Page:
Five tips to finding free overnight camping

Disclaimer: Boondocking, or the art of finding free places to park an RV without hookups, can be addictive. You have been warned!

When we bought our RV, we had dreams of being parked in the wilderness with no one around and waking to spectacular sunrises with no other sound but singing birds and the coffee brewing. After a couple of years and many months on the road, we realized this dream was possible. We got hooked on the boondocking lifestyle. Some may call it “Off the grid”, “Dry camping”, “Dispersed Camping” or “Wild Camping” but the idea is the same…it is about heading out there in the wild and having fun camping… for free.

There is something liberating about finding a place to park for the night or even for a few days for free, especially if you find a spot like this!

So the question is how do we find these places? Travelers like to share their stories and if we are lucky, some will disclose their secret locations with us only if we promise not to tell anyone! Who wants to return to their favorite location only to find it is full of fellow RVers? Maybe we won’t be that lucky so where can we get that precious information?

Where can we find free overnight parking?

To us, the real question is: Where can we park safely overnight for free? Safety is the number one issue for Joanne and I. Although we feel relatively safe in a Wal-Mart parking lot (convenient but this is the last resort choice) we would not feel comfortable parking on a city street or in a city park without feeling safe about it. We would be on the lookout for either a police or security presence or other RVs parked there as well. Otherwise, we would choose another location.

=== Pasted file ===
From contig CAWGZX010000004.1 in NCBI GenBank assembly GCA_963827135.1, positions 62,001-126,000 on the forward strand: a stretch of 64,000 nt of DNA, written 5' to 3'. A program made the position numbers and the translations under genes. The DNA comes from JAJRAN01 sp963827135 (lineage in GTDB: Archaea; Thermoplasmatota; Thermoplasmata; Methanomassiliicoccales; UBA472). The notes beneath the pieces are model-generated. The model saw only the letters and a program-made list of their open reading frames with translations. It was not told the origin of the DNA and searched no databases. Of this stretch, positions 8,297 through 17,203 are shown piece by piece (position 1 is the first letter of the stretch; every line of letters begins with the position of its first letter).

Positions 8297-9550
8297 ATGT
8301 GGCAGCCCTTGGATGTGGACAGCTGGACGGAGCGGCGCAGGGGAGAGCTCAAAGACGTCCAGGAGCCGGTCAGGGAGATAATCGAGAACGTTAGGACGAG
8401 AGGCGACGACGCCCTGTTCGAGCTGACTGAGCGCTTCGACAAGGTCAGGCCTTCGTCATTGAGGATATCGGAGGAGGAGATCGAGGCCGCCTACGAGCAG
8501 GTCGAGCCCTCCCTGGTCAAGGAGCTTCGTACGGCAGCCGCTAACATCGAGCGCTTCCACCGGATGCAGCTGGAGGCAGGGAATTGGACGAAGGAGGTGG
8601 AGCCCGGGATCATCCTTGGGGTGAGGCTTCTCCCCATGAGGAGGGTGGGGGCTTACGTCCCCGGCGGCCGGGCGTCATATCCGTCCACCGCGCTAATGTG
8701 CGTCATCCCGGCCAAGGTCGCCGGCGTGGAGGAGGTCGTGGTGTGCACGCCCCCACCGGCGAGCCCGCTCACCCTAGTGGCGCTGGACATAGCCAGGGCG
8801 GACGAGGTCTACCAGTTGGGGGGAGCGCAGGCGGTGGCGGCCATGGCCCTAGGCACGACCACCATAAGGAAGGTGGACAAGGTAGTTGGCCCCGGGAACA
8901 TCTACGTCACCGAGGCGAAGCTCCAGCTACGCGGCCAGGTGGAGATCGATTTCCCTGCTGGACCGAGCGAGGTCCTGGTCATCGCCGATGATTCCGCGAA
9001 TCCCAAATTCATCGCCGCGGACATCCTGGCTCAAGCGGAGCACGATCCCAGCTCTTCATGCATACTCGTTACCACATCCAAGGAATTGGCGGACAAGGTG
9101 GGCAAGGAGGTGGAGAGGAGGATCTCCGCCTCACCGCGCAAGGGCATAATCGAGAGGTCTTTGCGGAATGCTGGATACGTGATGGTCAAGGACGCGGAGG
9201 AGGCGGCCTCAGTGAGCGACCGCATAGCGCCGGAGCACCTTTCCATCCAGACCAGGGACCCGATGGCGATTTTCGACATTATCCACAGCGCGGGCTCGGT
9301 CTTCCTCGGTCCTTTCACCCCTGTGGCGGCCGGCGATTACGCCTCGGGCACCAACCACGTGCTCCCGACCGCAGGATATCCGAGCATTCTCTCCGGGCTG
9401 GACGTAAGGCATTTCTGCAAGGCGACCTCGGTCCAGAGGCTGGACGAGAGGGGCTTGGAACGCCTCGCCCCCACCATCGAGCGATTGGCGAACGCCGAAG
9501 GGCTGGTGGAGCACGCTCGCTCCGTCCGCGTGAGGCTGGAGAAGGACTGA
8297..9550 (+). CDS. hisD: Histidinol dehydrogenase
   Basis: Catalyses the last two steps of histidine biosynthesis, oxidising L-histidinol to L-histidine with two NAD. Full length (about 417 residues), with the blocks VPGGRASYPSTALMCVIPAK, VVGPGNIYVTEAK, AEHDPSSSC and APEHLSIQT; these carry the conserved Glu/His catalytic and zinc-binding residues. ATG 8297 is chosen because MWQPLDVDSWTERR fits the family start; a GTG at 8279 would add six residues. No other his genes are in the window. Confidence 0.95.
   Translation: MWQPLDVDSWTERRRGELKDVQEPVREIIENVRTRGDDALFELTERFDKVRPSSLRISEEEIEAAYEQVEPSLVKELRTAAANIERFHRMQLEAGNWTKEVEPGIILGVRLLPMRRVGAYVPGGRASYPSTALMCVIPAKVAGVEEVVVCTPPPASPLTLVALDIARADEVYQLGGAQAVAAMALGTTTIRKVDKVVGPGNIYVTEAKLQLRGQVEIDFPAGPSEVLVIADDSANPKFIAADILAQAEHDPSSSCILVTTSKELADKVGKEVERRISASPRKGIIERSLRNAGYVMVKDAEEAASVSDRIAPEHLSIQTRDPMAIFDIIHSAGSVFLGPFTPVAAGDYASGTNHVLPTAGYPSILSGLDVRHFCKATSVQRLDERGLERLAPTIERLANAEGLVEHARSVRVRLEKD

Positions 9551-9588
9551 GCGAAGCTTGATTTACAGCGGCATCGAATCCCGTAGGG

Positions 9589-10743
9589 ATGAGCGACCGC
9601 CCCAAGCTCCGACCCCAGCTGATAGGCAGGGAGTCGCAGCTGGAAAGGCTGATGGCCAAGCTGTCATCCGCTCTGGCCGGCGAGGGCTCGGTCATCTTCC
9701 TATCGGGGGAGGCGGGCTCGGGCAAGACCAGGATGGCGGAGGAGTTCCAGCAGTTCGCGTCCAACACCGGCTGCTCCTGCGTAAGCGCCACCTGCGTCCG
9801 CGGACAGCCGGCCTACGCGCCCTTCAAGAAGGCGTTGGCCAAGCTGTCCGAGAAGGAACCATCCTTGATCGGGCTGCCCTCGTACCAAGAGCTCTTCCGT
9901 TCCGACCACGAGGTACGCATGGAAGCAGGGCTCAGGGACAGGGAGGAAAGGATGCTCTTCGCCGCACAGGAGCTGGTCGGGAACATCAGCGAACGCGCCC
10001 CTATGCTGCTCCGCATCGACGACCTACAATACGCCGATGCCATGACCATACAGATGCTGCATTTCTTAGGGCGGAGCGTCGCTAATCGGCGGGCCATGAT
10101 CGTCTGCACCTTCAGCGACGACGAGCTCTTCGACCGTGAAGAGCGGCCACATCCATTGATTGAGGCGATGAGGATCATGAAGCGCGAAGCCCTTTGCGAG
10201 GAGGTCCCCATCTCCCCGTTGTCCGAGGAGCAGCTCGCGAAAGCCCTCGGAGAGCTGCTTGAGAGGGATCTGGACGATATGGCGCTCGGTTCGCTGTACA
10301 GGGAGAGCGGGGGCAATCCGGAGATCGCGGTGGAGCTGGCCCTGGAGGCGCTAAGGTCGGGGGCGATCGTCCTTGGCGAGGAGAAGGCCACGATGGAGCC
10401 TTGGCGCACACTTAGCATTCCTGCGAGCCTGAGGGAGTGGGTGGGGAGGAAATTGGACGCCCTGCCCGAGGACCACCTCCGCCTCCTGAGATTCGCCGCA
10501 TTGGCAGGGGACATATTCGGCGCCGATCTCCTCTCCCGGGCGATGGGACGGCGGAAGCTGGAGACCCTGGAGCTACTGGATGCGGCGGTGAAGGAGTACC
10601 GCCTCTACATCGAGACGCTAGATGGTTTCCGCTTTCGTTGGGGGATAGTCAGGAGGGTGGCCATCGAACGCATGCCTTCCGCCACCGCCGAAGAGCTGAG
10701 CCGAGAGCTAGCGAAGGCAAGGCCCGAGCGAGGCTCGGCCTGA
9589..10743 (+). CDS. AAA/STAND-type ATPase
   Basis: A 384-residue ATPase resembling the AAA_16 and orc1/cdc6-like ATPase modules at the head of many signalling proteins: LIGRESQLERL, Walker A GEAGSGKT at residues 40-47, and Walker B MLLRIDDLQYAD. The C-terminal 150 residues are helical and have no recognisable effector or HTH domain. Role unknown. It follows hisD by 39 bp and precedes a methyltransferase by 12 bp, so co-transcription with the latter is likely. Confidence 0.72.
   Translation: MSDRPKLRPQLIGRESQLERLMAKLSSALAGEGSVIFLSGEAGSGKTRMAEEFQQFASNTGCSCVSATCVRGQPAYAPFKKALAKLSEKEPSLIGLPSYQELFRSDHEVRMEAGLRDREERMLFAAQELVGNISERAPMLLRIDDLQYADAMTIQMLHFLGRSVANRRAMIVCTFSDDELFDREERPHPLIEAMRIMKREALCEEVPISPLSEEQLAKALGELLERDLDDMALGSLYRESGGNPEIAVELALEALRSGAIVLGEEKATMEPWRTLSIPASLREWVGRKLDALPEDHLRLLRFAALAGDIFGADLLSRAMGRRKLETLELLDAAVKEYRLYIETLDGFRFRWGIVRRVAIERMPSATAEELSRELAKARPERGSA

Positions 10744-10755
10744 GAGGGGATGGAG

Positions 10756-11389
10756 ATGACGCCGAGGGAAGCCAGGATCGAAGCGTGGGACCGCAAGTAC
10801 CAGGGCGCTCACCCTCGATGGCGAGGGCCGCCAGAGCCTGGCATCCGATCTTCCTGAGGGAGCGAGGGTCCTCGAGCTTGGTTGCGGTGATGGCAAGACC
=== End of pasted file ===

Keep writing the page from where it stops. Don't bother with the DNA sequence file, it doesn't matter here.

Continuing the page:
We use a few tools to help us with our quest.

Harvest Hosts has been a very useful resource for us. This is a membership-based service where you can stay overnight (for one night) at host locations such as wineries, farms, and museums. You must call ahead to make arrangements (and arrive during business hours) and it is normal etiquette to thank the host by making a purchase at their place of business. There are hundreds of hosts scattered in the US and Canada and you are likely to find one on your itinerary. We have made wonderful discoveries this way. Furthermore, we have always felt safe at every place we stayed.

Nice and quiet at a southern Arizona winery.


A little fun under the stars at the same winery location.


We love staying at Harvest Host wineries. This time we are in Fredericksburg, Texas.


Boondockerswelcome is another membership-based service, but this time you are staying on a fellow RVer’s property. In this case, a little more planning is required because you must contact the potential host through a secure messaging system, which sends an email to the potential host. We have found that it is best to contact hosts a few days or even a week ahead of time to get a response. Many hosts are travelers like us and may not have access to emails. This has been more difficult to manage because we are often the type to decide on a destination as we go. But once we got a positive response back, it has always been a memorable experience. We enjoy visiting cities and like to be parked near the action, and this has been an excellent option, assuming there were hosts in the area. You may consider leaving a small token gift to your host, especially if a full hookup was offered. Have a look at the “resources” tab on the website for other very useful links. The next tip happens to be on that resources page.

Frugal-RV-Travel is a sister site to the “boondockerswelcome” website. We have saved hundreds of dollars in camping costs by using their guides to boondocking locations. If you are traveling to Arizona, Southern Utah, Southern Texas, New Mexico, or California (2 guides), you will find (very) detailed directions to some spectacular locations such as this: